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Shining a Light on Seasonal Affective Disorder (SAD)



“Do you know Joe? No? Well, let me paint you a picture. Every summer, he's Mr. BBQ, grilling up a storm and spreading cheer brighter than sunshine. Come winter, though, he'd disappear faster than a snowflake in a sauna. I joked he was part bear, given his mysterious winter hibernation. But turns out, our friendly neighbourhood 'were-bear' was wrestling with Seasonal Affective Disorder (SAD). Who knew?”


Seasonal Affective Disorder (SAD) is a type of depression that ebbs and flows with the changing seasons, often peaking in the cold, dark winter months and easing off during the sunnier, warmer seasons of spring and summer. According to the American Psychiatric Association, approximately 5 percent of adults experience SAD and it is more prevalent in women, young people, and those living far from the equator.


Understanding Seasonal Affective Disorder

Seasonal Affective Disorder typically presents symptoms similar to those of major depression, including feelings of hopelessness, difficulty concentrating, lack of energy, changes in appetite or weight, and a loss of interest in activities previously enjoyed. What makes SAD distinct is its recurring seasonal pattern.


Researchers believe that SAD is caused by disruptions to our circadian rhythms, often termed our internal biological clock, which regulates various physiological processes. These disruptions can occur due to reduced sunlight in winter, altering brain chemicals such as serotonin and melatonin that affect mood and sleep.


Diagnosing Seasonal Affective Disorder

Diagnosing SAD can be complex as its symptoms overlap with many other types of depression. Moreover, a wide range of conditions can be influenced by seasonal changes. However, a key factor is the timing of symptoms, which should align with specific seasons for at least two years. Mental health professionals use specialised diagnostic criteria and tools, such as questionnaires and clinical interviews, to diagnose SAD.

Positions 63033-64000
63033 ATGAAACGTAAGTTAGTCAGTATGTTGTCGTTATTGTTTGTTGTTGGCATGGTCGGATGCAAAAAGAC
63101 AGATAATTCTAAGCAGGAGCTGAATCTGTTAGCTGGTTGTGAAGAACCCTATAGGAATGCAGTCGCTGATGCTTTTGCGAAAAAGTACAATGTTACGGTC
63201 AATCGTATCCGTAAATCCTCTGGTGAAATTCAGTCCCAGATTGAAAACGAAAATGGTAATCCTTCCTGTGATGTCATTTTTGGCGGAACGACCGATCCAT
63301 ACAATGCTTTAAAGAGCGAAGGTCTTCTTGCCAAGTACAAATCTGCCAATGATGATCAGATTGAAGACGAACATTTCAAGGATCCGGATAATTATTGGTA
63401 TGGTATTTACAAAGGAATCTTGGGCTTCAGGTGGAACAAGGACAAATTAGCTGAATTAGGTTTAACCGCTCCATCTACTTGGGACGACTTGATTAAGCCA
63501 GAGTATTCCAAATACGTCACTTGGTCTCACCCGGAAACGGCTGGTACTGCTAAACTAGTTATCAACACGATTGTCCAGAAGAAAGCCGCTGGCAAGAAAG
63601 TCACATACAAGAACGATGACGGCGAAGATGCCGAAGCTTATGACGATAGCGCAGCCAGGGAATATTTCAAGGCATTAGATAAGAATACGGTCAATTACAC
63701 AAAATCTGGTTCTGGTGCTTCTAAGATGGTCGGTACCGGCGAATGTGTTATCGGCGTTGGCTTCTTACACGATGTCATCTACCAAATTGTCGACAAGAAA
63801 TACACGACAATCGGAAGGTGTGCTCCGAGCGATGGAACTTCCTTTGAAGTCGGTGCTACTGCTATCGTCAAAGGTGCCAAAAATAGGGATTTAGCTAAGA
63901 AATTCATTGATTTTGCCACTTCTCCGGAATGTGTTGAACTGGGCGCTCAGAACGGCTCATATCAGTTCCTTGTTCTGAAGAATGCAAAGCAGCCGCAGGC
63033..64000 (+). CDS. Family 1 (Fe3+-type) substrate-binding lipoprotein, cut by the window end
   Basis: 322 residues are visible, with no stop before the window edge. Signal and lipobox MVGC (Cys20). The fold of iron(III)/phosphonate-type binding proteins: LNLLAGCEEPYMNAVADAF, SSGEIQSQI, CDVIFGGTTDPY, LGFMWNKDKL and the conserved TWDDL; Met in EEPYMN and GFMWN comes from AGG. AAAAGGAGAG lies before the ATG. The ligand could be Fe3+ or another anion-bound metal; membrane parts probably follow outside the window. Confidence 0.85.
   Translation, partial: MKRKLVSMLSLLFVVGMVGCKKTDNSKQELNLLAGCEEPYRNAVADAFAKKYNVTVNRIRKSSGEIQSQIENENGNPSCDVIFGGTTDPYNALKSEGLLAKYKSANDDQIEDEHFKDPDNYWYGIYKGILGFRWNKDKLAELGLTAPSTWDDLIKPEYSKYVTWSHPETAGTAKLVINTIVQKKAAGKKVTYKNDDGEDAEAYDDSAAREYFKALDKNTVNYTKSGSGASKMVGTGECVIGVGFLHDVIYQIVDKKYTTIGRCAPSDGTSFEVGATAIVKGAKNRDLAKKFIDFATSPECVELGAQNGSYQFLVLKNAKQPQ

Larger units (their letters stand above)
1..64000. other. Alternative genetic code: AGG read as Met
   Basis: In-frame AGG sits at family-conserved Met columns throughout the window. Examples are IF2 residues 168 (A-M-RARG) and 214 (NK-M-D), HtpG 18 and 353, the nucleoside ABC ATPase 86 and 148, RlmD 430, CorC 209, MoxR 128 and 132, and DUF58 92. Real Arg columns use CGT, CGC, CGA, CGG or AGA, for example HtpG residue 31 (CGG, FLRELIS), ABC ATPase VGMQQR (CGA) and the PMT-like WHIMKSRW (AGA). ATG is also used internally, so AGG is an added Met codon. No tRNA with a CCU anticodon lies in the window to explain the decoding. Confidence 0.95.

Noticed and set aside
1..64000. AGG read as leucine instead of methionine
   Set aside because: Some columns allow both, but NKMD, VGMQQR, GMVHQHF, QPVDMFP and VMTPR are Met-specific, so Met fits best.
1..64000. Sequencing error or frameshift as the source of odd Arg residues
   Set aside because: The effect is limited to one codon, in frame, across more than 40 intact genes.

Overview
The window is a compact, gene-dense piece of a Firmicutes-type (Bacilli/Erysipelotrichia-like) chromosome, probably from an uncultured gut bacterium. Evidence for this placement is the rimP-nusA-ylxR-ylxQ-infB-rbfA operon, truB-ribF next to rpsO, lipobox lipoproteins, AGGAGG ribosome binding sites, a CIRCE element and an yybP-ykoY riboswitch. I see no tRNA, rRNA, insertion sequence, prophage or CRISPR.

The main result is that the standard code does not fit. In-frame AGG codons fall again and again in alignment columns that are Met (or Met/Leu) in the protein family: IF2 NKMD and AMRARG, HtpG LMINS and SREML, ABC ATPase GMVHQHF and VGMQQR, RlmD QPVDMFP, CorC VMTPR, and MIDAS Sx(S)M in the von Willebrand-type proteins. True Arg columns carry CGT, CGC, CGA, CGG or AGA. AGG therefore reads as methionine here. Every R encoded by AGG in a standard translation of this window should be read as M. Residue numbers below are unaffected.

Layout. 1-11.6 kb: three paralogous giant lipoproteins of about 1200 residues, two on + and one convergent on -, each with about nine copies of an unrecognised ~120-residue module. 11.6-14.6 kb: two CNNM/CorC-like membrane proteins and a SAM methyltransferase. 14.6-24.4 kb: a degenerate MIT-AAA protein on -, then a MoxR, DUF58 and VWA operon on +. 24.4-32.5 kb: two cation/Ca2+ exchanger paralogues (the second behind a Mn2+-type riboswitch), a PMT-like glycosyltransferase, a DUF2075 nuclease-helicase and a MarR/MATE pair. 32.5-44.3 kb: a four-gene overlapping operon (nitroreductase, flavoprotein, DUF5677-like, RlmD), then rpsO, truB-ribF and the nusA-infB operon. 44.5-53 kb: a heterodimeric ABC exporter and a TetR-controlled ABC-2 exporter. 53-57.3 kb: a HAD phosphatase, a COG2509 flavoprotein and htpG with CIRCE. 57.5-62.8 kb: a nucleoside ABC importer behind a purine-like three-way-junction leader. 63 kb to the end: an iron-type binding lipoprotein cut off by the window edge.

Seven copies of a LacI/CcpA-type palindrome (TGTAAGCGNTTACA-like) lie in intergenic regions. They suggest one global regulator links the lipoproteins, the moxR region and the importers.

Treatment Options

While SAD can significantly affect a person's daily life, it's important to remember that effective treatments are available. The most common include light therapy (phototherapy), psychotherapy (cognitive-behavioural therapy), and medication.

  • Light Therapy: Since the lack of sunlight plays a significant role in SAD, light therapy is often a first-line treatment. Patients sit near a device called a light box, which emits bright light mimicking natural outdoor light.

  • Psychotherapy: Psychotherapy is a type of talk therapy that can help you to manage complex emotions including SAD. Talk therapy for SAD can involve learning to identify and change negative thoughts and behaviours associated with seasonal shifts and help identify healthy ways to cope with SAD.

  • Medication: If light therapy and psychotherapy aren't effective, a healthcare provider might recommend antidepressant medications. Selective serotonin reuptake inhibitors (SSRIs) are commonly prescribed.


The Road Ahead

Despite the challenges presented by Seasonal Affective Disorder, understanding and managing the condition can pave the way for improved mental health and quality of life. Remember, if you or a loved one are experiencing symptoms of SAD, professional help is available. Reach out to a healthcare provider to discuss your symptoms and explore the best treatment options.


And finally, remember that you're not alone. Millions of people experience SAD to varying degrees, and there's a growing awareness and acceptance of mental health issues globally. So don't suffer in silence. Reach out, talk about it, and get the help you need to enjoy all seasons of the year.


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